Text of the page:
If you have any questions about your legal rights, please email Mr. Zambri

 

 

Amtrak Train Traveling at 100 mph in a 50 mph Zone at Time of Derailment

Posted in Consumer Safety

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Posted by Salvatore J. Zambri, founding member and partner

In follow up to my earlier post today about the tragic Amtrak derailment in Philadelphia,  I wanted to share some significant news about the early progress of the investigation.  The data recorder from the Amtrak train that crashed in Philadelphia last night has been recovered.  Lab analysis showed that the train was traveling at 100 miles per hour, twice the speed limit allowed at the turn where the crash occurred.  Although the train’s engineer was interviewed by the police, the results of his interview have not been released.  A press conference has been scheduled for 5:00 pm today, which may provide further insight into this horrific accident.

According to the Washington Post, “The city of Philadelphia and all other entities involved in determining the cause of the derailment have been made ‘parties to the investigation’ by the NTSB. That means they have signed an agreement with the federal investigative agency that limits what they are permitted to say publicly.

The NTSB has full control of the investigation and has, in the past, shut out access to key partners who leaked information in violation of that agreement.”

Besides the speed of the train, other factors that are expected to be examined include the condition of the engineers, condition of the tracks and rail bed, review of the video from the scene, and operator control issues.

If you have any questions about this post or want to discuss a potential claim against Amtrak, you may contact Mr. Zambri by phone at 202-822-1899 or click here to email him directly.  Mr. Zambri’s firm served as lead counsel in successfully representing injured parties and family members during litigation stemming from the 2009 Fort Totten Metro (WMATA) accident on the Red Line. Mr. Zambri & his firm also represent the family of the woman tragically killed as well as many other victims from the 2015 Metro (WMATA) smoke incident at L’Enfant Plaza.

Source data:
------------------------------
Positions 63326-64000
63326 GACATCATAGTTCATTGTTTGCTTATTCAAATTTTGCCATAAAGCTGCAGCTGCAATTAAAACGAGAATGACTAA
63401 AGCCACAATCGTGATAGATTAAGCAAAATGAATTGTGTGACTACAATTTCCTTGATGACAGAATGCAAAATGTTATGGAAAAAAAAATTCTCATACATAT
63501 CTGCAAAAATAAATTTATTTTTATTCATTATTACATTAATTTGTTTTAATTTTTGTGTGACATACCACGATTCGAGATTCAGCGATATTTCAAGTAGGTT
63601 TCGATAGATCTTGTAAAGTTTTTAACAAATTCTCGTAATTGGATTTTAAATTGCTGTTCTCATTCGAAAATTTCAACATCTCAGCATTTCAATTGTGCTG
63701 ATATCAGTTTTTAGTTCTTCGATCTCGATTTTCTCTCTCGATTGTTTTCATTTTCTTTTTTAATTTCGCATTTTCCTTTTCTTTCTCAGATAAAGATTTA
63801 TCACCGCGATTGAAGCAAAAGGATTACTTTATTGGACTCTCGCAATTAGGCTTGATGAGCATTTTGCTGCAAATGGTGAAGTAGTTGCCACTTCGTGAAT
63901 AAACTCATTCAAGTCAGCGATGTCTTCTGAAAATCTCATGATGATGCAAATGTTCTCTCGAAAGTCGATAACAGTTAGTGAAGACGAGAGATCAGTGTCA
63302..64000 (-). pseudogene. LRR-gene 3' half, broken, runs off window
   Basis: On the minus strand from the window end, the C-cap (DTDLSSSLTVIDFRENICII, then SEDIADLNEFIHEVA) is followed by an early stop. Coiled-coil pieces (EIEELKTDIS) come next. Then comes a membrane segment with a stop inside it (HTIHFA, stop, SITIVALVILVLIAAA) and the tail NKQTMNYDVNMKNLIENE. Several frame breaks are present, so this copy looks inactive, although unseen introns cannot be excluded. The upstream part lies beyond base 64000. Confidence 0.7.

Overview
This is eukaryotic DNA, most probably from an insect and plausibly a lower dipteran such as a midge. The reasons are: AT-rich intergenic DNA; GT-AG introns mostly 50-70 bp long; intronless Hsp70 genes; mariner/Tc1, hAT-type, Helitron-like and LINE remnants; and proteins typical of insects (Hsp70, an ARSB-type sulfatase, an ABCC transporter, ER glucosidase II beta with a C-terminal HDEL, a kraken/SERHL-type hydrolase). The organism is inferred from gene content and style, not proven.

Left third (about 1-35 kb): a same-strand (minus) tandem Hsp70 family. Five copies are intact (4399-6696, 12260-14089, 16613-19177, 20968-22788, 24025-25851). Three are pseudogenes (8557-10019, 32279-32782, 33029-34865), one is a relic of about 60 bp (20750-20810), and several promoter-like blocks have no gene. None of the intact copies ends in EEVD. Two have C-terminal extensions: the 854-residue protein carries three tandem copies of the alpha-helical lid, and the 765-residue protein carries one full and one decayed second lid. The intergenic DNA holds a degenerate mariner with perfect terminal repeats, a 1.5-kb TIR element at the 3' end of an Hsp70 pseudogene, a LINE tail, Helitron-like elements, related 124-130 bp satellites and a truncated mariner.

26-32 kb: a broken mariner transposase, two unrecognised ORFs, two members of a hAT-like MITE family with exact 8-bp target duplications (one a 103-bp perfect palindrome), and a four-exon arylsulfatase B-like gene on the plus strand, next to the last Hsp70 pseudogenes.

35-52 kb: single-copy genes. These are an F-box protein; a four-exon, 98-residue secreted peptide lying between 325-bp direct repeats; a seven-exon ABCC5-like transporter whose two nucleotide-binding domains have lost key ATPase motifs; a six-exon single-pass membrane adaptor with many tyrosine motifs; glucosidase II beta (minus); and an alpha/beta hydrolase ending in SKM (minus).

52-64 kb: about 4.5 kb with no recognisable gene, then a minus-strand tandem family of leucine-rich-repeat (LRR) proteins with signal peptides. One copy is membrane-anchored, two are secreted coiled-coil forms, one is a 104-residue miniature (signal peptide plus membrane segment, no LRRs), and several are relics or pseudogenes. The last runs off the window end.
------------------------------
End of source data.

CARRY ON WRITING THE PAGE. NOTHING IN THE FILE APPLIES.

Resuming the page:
About the author:

Mr. Zambri is a board-certified civil trial attorney by the National Board of Trial Advocates and a Past-President of the Trial Lawyers Association of Metropolitan Washington, D.C. The association recently named him “Trial Lawyer of the Year”.  Super Lawyers recently named him among the “Top Ten” lawyers in the Metro Area (out of more than 80,000 attorneys). He has been rated by Washingtonian magazine as a “Big Gun” and among the “top 100″ lawyers in the entire metropolitan area. The magazine also describes him as “one of Washington’s best–most honest and effective lawyers” who specializes in personal injury matters, including automobile accident claims, premises liability, product liability, medical malpractice, and work-accident claims. He has successfully litigated multiple cases against truck and bus companies, the Washington Metropolitan Area transit Authority, and other automobile owners.  His law firm, in fact, has obtained the largest settlement ever in a personal injury case involving WMATA.  Mr. Zambri has also been acknowledged as one of “The Best Lawyers in America” by Best Lawyers (2014 edition) and has been repeatedly named a “Super Lawyer” by Super Lawyer magazine (2014) — national publications that honor the top lawyers in America.

If you have any questions about your legal rights, please email Mr. Zambri

 

 

 

Philadelphia Amtrak Crash Investigations Launched

Posted in Consumer Safety

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Posted by Salvatore J. Zambri, founding member and partner

Last night’s deadly Amtrak crash near Philadelphia is the latest transportation disaster to make the headlines. Investigations are now under way to determine the cause of the derailment as quickly as possible. Agencies involved in the initial investigation include the National Transportation Safety Board, Federal Railroad Administration and the Federal Bureau of Investigation. According to a former chair of NTSB, black boxes and possible video cameras should provide critical information. “The black boxes will tell them things like speed, throttle position, braking… But also there are often inward and outward facing video cameras that will tell them a lot of information about the track conditions and the environmental conditions. The key to the team is going to be grabbing those recorders right away.”

Obviously, it is much too early to determine the reason for the crash. We will follow the developing story and update our readers as we learn more about the circumstances surrounding the Amtrak train derailment.

If you have any questions about this post or want to discuss a potential claim against Amtrak, you may contact Mr. Zambri by phone at 202-822-1899 or click here to email him directly.  Mr. Zambri’s firm served as lead counsel in successfully representing injured parties and family members during litigation stemming from the 2009 Fort Totten Metro (WMATA) accident on the Red Line. Mr. Zambri & his firm also represent the family of the woman tragically killed as well as many other victims from the 2015 Metro (WMATA) smoke incident at L’Enfant Plaza.

About the author: